Can Pro-Business Charity Pay For Rail Lawsuit?

Internal Revenue Service

A vocal proponent of the Honolulu rail project has asked the IRS to look into alleged tax violations by a nonprofit suing to stop the train.

The head of the charity, Republican Hawaii Sen. Sam Slom, says the complaint is just the latest attempt to discredit rail opponents and that the lawsuit fits into his nonprofit organization's stated mission.

So, who's right? Civil Beat talked to a former IRS official who oversaw nonprofits. The bottom line: It'll be a good long time before we know for sure whether laws were broken, and the question ultimately hinges on whether Slom can draw a link between the lawsuit and his organization's charitable purpose.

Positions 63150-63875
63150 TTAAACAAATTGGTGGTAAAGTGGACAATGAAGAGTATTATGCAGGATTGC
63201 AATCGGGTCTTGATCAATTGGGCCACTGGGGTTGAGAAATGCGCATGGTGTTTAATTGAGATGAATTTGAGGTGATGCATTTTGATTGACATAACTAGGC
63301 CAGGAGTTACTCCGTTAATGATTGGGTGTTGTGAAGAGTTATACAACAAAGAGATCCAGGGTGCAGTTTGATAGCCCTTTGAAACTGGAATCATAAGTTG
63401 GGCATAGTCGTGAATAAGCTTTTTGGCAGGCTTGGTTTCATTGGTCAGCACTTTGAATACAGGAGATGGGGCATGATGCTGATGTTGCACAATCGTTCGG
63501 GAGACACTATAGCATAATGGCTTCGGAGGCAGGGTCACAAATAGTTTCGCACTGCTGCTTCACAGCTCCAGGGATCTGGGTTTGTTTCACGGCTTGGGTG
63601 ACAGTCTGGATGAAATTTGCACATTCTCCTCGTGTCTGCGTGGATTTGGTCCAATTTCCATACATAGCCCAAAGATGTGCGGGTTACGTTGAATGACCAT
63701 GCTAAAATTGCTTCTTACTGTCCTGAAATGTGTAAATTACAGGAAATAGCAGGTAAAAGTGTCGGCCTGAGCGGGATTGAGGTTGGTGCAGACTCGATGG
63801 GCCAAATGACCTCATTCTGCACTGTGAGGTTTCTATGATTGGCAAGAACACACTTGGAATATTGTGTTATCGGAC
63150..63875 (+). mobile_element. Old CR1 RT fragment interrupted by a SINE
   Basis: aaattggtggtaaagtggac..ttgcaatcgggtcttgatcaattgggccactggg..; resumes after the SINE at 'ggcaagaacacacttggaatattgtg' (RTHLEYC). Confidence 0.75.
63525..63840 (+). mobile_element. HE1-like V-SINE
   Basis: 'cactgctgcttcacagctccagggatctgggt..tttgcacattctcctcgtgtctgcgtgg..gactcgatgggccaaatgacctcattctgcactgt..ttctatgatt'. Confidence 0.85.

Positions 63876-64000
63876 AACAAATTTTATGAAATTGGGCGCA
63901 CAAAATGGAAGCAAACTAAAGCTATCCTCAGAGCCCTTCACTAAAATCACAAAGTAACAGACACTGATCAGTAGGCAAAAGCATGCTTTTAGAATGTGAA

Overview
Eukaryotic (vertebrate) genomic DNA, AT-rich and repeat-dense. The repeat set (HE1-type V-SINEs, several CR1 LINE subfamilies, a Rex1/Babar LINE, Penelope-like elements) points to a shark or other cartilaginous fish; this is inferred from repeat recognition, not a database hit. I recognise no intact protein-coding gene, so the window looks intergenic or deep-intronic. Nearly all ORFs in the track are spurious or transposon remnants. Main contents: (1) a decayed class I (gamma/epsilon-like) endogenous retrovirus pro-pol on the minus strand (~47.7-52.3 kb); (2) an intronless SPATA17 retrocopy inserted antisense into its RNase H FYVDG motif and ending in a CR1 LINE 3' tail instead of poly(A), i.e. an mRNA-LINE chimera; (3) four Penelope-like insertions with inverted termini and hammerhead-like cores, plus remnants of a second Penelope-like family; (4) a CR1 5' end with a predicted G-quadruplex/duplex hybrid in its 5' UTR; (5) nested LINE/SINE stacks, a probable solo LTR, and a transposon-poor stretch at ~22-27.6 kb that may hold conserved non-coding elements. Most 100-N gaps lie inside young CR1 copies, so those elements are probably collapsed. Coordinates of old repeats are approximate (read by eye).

How important is the lawsuit? Critical. Along with uncertainty about federal funding, it is the biggest hurdle for the $5.2 billion project. And the legal challenge can't proceed without funding.

In an online column last week, anti-rail mayoral candidate Panos Prevedouros criticized the project and suggested donations would make a great Christmas gift. He promised: "The lawsuit will stop the rail."

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